But I don't know good Pad Thai.

I don't eat it a lot and hardly anyone around me serves it. Pad Thai isn't "my industry". I have limited to no experience with Pad Thai.

If I encountered bad Pad Thai, I wouldn't know it.

Someone else would have to tell me it's bad and then I would know I have a problem. But I don't know how to fix the bad Pad Thai or if/when I made good Pad Thai since I don't know Pad Thai well and it's not my industry.

While I could still go out and solve problems for bad Pad Thai, I don't know if I actually fixed it since it's not "my industry".

I don't know if there are really "problems to fix" with Pad Thai. Since I don't really know it. I could say based on some limited feedback that customer X or Y said so, but I don't really know. And as a builder of over 7+ SaaS products now, I can tell you that customers DO NOT KNOW what they want and most will not even tell you.

If I solved problems for an industry I am not an authority in, I just end up building a crappy "me too" product with no real UVP.
How can I have a real UVP if I am not in the industry?

Can you still make money and a living serving up bad Pad Thai and being a "me too"? Sure. Look at all the insurance agents, home builders, real estate agencts, bankers, etc of the world. Look at all the copy cats on Amazon and rehashed digital downloads and courses of the world.

If you are looking to get by and never really grow/scale. Go for it. But I guar. you will struggle coming up in it and struggle when things get rough.

Chili though.. I can speak that language and I know just the right simmering temperature and I know when I have made it good, because I'm up in that shit all the time and I know how to fix a bad pot of it. I have built in UVP with chili anytime for lots of different reasons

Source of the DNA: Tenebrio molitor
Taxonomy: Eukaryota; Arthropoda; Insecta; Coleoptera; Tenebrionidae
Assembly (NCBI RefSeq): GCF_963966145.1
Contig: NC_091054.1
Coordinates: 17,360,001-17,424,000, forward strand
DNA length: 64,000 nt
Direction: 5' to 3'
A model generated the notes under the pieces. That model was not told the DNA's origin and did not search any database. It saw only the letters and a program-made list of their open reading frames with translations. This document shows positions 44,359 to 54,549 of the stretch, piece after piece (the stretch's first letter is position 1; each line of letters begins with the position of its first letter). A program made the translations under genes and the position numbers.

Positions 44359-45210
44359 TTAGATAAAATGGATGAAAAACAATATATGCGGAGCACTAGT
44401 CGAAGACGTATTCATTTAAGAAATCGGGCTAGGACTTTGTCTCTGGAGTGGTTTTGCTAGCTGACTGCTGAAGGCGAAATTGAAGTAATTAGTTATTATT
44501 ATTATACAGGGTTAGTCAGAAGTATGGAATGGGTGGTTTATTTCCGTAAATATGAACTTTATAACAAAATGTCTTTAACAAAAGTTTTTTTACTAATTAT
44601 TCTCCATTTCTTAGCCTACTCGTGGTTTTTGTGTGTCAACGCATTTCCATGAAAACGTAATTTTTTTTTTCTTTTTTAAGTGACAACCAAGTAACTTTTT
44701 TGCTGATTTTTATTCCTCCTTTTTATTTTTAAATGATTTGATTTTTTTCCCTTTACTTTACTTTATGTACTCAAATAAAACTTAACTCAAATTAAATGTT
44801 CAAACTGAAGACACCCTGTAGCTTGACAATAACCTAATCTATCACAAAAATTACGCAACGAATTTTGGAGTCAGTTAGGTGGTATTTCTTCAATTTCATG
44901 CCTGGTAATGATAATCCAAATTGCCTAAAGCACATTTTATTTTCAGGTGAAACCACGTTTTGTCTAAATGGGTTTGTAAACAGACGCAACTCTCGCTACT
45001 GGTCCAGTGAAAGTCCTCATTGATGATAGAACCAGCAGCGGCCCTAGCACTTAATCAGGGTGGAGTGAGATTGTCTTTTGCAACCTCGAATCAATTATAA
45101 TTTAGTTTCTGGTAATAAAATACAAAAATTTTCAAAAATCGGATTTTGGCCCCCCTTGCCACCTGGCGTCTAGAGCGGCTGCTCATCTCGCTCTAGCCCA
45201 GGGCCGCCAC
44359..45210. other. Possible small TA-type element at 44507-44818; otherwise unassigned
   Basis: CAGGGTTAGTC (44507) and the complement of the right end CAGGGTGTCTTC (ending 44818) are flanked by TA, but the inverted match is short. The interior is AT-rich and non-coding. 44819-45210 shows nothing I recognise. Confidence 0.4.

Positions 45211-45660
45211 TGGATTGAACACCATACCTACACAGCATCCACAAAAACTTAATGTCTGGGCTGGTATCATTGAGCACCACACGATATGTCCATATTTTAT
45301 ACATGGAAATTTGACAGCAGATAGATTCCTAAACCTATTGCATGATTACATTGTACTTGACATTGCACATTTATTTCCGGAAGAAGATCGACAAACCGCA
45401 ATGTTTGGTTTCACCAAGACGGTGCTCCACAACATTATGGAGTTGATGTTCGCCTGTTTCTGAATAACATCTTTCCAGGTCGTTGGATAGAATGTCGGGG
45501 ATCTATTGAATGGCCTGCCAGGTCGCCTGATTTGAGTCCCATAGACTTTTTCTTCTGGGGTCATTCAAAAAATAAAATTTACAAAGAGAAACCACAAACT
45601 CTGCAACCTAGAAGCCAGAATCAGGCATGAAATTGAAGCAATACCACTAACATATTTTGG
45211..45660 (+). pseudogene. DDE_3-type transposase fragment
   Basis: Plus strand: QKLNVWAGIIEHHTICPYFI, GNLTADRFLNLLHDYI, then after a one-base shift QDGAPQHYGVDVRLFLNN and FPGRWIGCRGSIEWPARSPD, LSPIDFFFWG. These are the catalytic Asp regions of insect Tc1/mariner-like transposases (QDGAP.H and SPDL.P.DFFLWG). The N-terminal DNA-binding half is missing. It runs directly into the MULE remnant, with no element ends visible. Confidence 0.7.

Something doesn't taste right, breaks, or a customer expects a little more than I originally thought with my chili, I can do it since I know inside and out. I couldn't that with Pad Thai. I would be at the mercy of others to tell me for a very long time while I figured it out, which can cause determental results to me, my business, and my customers even.

It's something I can build a real brand around.

You can do like @banjoa said:

I don’t have a Saas but general principles apply.

1) Scratch your itch

2) Niche version of existing Saas. Example Shopify for florists.

3) Repeatable freelance & consulting work.

4) Build ontop growing platforms. Baremetrics built on Stripe.
Their number 1 is basically what I told you to do, build it for yourself and your industry.

Their number 2, how do you know Florist really need a new niche Shopify solution, or any solution. Are you a florist? How do you know when you have done enough, or not enough to solve their issues? What happens in 6 months when someone copies you, how are you going to handle that and pivot when you don't know Florists needs?